Wednesday, August 21, 2013

Why Women Can't Have It All... Or Can They? (**HealthyButJuicy REPOST**)

I just stumbled upon's recently-published article: Why The Woman Who 'Has It All' Doesn't Really Exist'.

'Why Women Can't Have It All, According To Barnard College President Debora L. Spar', though, is the title that actually appeared on my Facebook newsfeed and one that drew me in.

Barnard, in case you didn't know, is Columbia's all-women sister school— I went to Columbia, only reason I know. I was curious to see what this Barnard president had to say, expecting something empowering and inspirational. Something on the lines of: 'Feeling down about yourself? [Yes]. Don't feel bad because it's an ideal/unrealizable goal anyway. [...Ok, but that's not what Facebook is telling me...].

The article's headlining photo is a woman dressed as Wonder Woman running in New York City's midtown with a hoard of other women running after her trying to keep up.

As you can see, the woman is 'svelte', 'scantily-clad', hair so thick 'like Beyonce', beautiful enough to be in Glamour's publication, and, actually, real. How appropriate. Does she, the model, have it all..? Clearly, I'm missing the point but the image is loud, hard-to-miss, and relevant. No?

Spar touches on major life areas— self-image, marriage, motherhood, and career— pointing out despite womens' increasing freedom, we are pin-holing ourselves into a greater misery than when we were suppressed. She writes, 'Feminism was meant to remove a fixed set of expectations; instead, we now interpret it as a route to personal perfection. Because we can do anything, we feel as if we have to do everything. In other words, women today face towering expectations: a pileup of the roles society's long heaped on us, plus the opportunities feminism created.'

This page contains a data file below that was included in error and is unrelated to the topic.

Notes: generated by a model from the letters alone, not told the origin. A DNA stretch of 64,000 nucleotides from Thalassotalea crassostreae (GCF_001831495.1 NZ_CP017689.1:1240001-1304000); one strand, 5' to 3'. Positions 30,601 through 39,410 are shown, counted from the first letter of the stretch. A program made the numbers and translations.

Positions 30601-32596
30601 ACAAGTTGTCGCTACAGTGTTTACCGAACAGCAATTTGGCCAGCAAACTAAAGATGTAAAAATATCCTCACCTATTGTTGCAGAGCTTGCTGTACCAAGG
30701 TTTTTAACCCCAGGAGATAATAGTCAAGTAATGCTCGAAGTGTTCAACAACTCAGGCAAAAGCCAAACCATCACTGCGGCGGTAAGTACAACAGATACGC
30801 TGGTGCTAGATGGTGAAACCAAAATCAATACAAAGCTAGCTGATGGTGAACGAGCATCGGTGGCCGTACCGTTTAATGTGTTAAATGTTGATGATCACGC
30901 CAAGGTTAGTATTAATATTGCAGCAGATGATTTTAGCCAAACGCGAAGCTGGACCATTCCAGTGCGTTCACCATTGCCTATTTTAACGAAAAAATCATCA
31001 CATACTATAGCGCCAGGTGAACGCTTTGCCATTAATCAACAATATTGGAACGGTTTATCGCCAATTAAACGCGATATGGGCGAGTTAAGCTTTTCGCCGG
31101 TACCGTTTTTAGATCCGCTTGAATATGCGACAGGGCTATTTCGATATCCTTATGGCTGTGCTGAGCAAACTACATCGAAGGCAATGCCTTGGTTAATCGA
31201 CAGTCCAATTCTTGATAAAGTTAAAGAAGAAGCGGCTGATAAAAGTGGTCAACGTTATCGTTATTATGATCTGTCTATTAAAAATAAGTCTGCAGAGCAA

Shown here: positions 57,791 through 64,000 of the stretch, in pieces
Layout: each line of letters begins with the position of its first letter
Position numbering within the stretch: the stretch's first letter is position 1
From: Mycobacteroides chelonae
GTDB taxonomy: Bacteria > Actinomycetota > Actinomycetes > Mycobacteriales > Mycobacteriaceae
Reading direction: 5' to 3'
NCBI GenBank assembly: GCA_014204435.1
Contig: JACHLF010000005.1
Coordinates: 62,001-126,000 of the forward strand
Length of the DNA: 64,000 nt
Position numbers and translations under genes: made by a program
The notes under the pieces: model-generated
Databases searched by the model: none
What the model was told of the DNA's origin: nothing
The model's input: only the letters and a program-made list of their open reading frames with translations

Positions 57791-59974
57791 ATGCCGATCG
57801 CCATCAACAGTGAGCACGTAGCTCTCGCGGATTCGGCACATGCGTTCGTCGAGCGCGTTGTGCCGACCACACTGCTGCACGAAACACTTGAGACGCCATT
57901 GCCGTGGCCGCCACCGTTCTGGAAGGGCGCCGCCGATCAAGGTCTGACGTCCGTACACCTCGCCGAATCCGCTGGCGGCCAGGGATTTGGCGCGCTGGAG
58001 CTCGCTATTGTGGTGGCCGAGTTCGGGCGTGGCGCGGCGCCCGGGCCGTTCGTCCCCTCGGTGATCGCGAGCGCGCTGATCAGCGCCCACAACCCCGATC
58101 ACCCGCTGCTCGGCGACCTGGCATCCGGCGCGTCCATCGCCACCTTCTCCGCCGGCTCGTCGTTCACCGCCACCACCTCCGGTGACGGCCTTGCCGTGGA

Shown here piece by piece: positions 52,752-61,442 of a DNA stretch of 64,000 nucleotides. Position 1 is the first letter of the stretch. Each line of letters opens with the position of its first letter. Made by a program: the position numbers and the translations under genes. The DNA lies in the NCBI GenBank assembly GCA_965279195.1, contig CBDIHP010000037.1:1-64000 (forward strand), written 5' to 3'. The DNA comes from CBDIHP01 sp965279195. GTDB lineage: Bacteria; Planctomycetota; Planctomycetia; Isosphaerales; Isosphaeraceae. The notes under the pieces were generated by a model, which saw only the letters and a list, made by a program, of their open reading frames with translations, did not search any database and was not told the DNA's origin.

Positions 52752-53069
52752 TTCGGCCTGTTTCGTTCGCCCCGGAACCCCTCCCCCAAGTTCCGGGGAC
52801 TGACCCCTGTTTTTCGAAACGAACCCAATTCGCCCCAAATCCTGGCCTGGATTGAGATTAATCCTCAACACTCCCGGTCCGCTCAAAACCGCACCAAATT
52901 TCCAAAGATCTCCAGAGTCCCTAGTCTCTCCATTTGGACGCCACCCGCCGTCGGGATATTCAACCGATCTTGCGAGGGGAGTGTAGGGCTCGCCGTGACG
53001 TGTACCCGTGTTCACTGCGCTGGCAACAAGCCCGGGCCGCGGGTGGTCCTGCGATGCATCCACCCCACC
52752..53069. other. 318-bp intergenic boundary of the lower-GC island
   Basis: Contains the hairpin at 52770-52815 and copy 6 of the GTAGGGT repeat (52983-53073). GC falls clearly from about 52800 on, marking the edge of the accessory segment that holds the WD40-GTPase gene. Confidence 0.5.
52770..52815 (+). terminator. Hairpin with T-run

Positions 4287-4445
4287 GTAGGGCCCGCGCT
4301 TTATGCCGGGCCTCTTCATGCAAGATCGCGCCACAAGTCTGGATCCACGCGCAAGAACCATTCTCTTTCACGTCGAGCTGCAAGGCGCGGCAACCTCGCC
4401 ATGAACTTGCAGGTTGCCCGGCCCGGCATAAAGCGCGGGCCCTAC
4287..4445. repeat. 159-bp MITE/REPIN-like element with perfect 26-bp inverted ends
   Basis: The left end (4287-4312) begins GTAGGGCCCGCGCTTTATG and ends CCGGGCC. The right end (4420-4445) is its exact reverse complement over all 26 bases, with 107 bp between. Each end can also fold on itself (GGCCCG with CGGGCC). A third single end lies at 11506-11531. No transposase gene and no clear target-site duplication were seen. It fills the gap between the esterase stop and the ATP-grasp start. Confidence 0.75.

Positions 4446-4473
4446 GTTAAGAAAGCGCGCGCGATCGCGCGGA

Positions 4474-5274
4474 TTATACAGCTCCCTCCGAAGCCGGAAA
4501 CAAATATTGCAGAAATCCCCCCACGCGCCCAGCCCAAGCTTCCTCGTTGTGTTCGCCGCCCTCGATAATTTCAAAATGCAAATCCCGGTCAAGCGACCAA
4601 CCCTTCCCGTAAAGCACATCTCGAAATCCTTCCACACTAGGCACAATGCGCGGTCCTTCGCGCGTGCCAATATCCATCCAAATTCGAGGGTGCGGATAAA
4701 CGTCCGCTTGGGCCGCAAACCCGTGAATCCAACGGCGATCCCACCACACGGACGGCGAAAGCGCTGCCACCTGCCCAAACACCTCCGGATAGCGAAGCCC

On this note, Spar has a point. While feminism has opened a lot of doors, at the same time, it has also increased the pressure to achieve more. But is that a bad thing? And is striving for more the same as trying to be perfect? It's one thing to beat yourself up over things you can't necessarily control like finding your soulmate or even landing your dream job— yeah, that's not HealthyButJuicy— but it's another thing to blast others for trying to reach their goals and criticizing 'Why Women Should Stop Trying to Be Perfect'.

Because what about the writer/speaker herself? Spar is the president of 'arguably the most important all-women’s college in the United States', or at least that's what is touted on her book's description on She is a mother of three, is married to a husband whom she 'adores', and engages in the daily 'burden' of keeping up appearances by spending about 282 hours per year on beauty (unlike the noted, average 30hrs/year compared to men).

It's funny. She shares...
On beauty: 'Any magazine rack confirms our obsession with one scantily clad celebrity after another... As a requirement for success, beauty becomes just another burden.' Huh? Why is this woman publishing her thoughts in Glamour of all places?— a woman's 'guide to the latest fashion trends, outfit ideas, hair + makeup how-tos, and celebrity scoop', and where the focus is all about beauty and 'burden'.

On marriage: 'Marry someone you love and like; finding a person who doesn't care if you're perfect is a good start.' You hear that ladies?! Stop wasting your time on douche-bags you don't even like. Duh. It's easy as finding a box of fiber cereal for breakfast, a great way to start the day. Try the supermarket?